Cleaning Yanmar 3YM30 Heat Exchangers

Two engines means two chances to get it right. Or to screw it up…

Clip the zip tie holding the coolant hose

Remove the alternator belt guard

Remove the lower bolt from the back side of the alternator

Loosen both the front and back bolt holding the alternator

Remove the alternator belt

Remove the alternator cables

Zip tie the alternator up to get access to the heat exchanger

Place a bucket under the rear coolant line, where it exits the heat exchanger

Unscrew the hose clamps and remove the rear hose letting the coolant drain

Close the raw water thru-hull (on the saildrive)

Remove Raw water hose clamp

Loosen the Raw water hose clamps and remove the raw water hose
Remove the three Allen head bolts that hold the cover on the heat exchanger

Remove the o-ring on the heat exchanger

Unbolt the Exhaust Mixing Elbow (four bolts)
Rest the Elbow out of the way
Remove the three Allen head bolts that hold the rear cover on the heat exchanger
Using a block of wood and a rubber mallet, gently tap the heat exchanger from the FRONT

Place the Heat Exchanger in a container and soak in CLR

The scrub the Heat Exchanger and use a brush to clean the tubes under clean water.
Soak hoses in CLR until they stop bubbling and rise with plenty of water.

Treat any corrosion – sandpaper down to bare metal, wipe with acetone, primer paint, and finally engine paint. Wait 24 hours between each step.

Primed and ready for engine paint

There are 4 o-rings for the heat exchanger. Best to use new o-rings and coat with Sil-Glyde lubricant.

Be sure to use a new exhaust mixing elbow gasket and use a razor blade to clear off the old gasket material on both the elbow and the heat exchanger.

Reassemble in the opposite order
Fill the coolant with AC Delco Cool Dex and distilled water (4.6L)

Check those hose clamps. Stainless or not they can fail.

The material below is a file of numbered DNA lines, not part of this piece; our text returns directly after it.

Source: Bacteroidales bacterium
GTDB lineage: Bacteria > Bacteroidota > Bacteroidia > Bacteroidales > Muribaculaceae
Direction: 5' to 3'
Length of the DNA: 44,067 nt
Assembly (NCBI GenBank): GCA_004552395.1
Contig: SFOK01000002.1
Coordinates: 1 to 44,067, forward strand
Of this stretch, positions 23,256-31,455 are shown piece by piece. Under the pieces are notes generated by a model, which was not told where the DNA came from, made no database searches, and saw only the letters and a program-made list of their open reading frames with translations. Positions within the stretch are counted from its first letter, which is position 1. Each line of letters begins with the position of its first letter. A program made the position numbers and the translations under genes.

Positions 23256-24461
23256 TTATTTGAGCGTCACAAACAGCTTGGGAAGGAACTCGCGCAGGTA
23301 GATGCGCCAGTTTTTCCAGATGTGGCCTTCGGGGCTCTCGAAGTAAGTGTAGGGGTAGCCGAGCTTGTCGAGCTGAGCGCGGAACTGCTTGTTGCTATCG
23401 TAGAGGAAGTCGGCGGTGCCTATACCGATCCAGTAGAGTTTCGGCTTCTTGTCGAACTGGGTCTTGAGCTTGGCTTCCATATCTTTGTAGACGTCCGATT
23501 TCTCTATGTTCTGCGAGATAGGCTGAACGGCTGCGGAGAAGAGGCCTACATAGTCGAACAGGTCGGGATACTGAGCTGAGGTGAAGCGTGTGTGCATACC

I took my time, didn’t rush, and this job took about 6 hours start to finish per engine (excluding waiting for paint to dry…).

Now I have a nice clean engine, ready for many more hours of happy operation!


  • jim hanson February 17, 2017 at 1:27 pm

    was this preventative maintenance? or did you loss cooling?

    Jim Hanson
    s/v Imagine
    Seawind 1160, Hull #34

    ps. love this web site, just found it

    • Chris French February 18, 2017 at 9:44 am

      Jim, really appreciate the praise, thank you. It was more preventative maintenance. However, it seemed like there was a bit of steam in the exhaust so I was concerned. I did however notice a slightly increase amount of water after cleaning them.

  • Steve Gill March 9, 2018 at 11:26 am

    Hello Chris,
    I had a total blockage in my cooling system on my 3MY30 with only 200 hours on it over 4 years. I started with the heat exchanger. It was the first time for me doing this. Your step by step guide with fantastic photos was an invaluable help. As it turned out the heat exchanger was pretty clean (did clean it though) but I had to replace the exhaust elbow. For that, I took it to a shop as I do not have a torch and a vise to take it apart from the mount. . All is well now and I have more water than I have had for some time. I was fortunate as I just had finished motoring up to Ventura, CA from Ensenada Mexico with no issues. My 3My30 is in a 1980 Bristol 35.5 (fixed Keel). Thanks you did a great job on you article A+.